14 THINGS I WISH I KNEW BEFORE MOVING TO BERLIN

Berlin has become, without a doubt, one of the most popular cities for expats to call home. Many come for the cheap living, excellent arts, and wild nightlife, all of which the city offers in spades. Others, naturally, for the schnitzel. What most aren’t ready for, though, are the inevitable obstacles they face upon arriving, a lot of which are universal when moving to any new country, but many of which are so. Damn. German.

I moved to Berlin a few years ago with an excellent network of expat friends to guide me through the transition, but there were still plenty of peculiarities I had to learn along the way. To help the next wave of folks eager to try out the German capital, here is a list of things I wish someone had told me about

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What makes Berlin so attractive for young people?

by Lisa Krueger-Franke
Slider, Travel

Whenever I tell people I am from Germany, I get this one reaction: “Oh really? I went to Berlin once, I loved it!” And ever so often, I meet people, who tell me their dream is to live in Berlin for a while. I have to admit, I am not mad about Berlin (living there I mean, I love visiting it), for me it’s just a bit too hipster and a bit too big but I obviously still wonder what does make Berlin so attractive to people all over the world and also all around Germany? I was thinking about what I like when I come visit and I was also talking to some people who actually moved to Berlin for a while. And here are some of the reasons I figured out.

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Investment in Berlin startups jumped by €1 billion this year, study shows

Venture capital investments in German startups hit a record level in the first half of 2017, with Berlin seeing a huge rise in funding for its startup scene, a new report shows.
Funding rounds for startups in Germany and the overall value of funding hit record levels in the first six months of this year, a report released this month by professional services firm EY reveals.

The total number of investments in German startups rose by 6 percent in comparison with the same period in 2016, to 264.

But the really explosive growth was seen in the overall size of investment. In the first half of this year, €2.163 billion of investors’ money went into startups, an increase of roughly €1.2 billion in comparison with the first half of 2016.

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EasyJet announces Berlin expansion and more flights

Airline in talks with other carriers to allow booking of more connecting flight.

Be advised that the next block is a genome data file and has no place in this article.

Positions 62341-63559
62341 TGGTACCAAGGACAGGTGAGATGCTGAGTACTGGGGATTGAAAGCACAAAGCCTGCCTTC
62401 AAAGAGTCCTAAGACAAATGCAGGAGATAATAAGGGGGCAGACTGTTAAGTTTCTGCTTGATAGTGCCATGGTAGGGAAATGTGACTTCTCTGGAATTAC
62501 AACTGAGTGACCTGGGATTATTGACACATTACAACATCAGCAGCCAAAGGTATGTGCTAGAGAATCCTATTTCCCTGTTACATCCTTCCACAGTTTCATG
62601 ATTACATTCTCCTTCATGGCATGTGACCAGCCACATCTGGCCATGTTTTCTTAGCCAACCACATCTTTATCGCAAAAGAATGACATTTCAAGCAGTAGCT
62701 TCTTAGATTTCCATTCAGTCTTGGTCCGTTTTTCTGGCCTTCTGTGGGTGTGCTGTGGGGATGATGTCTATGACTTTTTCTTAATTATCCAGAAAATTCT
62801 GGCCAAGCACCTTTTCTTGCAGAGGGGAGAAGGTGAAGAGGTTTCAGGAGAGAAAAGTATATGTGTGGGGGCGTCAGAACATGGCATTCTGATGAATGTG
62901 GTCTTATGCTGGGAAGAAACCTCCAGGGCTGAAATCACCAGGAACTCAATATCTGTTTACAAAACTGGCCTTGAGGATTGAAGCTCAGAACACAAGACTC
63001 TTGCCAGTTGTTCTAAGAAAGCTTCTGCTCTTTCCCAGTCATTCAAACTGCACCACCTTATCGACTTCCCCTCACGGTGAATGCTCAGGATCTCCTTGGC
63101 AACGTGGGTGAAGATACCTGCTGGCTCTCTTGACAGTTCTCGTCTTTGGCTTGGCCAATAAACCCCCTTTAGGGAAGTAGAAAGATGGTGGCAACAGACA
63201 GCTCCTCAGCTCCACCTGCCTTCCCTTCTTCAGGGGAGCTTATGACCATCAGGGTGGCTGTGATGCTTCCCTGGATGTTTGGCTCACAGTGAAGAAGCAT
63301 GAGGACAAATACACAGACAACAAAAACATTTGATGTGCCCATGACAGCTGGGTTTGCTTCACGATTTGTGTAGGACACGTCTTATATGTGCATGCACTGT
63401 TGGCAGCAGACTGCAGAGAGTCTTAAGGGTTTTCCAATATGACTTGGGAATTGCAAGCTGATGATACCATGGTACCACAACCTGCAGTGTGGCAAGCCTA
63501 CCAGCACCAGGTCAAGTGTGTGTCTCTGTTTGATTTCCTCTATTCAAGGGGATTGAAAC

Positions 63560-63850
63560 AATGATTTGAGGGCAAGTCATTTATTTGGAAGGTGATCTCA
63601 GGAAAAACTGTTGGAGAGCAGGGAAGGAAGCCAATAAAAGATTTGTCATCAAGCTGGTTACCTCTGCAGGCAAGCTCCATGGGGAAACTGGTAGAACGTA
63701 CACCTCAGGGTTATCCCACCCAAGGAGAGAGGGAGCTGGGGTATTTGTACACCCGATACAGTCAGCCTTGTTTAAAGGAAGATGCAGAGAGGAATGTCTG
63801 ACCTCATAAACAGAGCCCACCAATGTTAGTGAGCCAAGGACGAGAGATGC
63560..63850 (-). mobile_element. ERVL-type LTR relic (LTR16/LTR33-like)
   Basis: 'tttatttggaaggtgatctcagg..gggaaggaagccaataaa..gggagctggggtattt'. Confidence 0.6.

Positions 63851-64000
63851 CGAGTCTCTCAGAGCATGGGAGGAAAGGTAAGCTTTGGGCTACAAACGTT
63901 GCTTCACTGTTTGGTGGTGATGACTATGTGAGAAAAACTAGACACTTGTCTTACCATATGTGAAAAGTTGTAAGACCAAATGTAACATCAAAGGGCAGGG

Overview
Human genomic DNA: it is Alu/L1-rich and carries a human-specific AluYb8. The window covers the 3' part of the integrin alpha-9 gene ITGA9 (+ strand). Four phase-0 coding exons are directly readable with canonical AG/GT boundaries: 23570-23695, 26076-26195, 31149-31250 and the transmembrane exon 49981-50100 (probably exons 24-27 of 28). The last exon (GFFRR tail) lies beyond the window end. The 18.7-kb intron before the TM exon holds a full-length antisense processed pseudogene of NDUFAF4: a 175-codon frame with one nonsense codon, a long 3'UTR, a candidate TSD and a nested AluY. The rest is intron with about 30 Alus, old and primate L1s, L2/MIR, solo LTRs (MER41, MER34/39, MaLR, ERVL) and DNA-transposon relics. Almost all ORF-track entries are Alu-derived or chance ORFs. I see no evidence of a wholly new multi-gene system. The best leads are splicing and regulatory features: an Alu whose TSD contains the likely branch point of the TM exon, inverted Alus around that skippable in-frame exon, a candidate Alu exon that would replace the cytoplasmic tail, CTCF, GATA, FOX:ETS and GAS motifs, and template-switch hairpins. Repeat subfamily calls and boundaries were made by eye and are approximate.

EasyJet Europe, the sister airline set up to preserve easyJet after Brexit, has accelerated its growth by announcing rapid expansion in Berlin and new long-haul connections at Paris and Amsterdam.

The easyJet chief executive, Johan Lundgren, said: “There’s no doubt that the growth potential is in Europe. The UK will always be a critical market, but we have more to go at in the European mainland.”

EasyJet expects to fly 5.6 million passengers this year from Berlin, making it comfortably the biggest airline in the German capital, ahead of Lufthansa.

Lundgren added: “The German population have paid too much money to go on flights and that’s something we want to change.

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The party city grows up: how Berlin’s clubbers built their own urban village

What if a city allowed a huge regeneration project to be led, not by the wealthiest property developer, but by the club owners who put on the best parties in town? With the opening of Holzmarkt, Berlin is about to find out

For the first decade of the 21st century, the industrial wasteland between Berlin’s Ostbahnhof station and the river Spree was earmarked for a huge urban regeneration project – one that would show that the German capital could keep up with London and New York. Where flowing water had once marked the divide between communist and capitalist spheres of influence were to be a phalanx of high-rise blocks made of shiny glass, some of them 80 metres tall, containing luxury apartments, hotels and offices.

But tomorrow, that same 12,000m2 patch of land will open with an altogether different look: an urban village made of recycled windows, secondhand bricks and scrap wood, containing among other things a studio for circus acrobats, a children’s theatre, a cake shop and a nursery where parents can drop off their children while they go clubbing next door. There’s even a landing stage for beavers.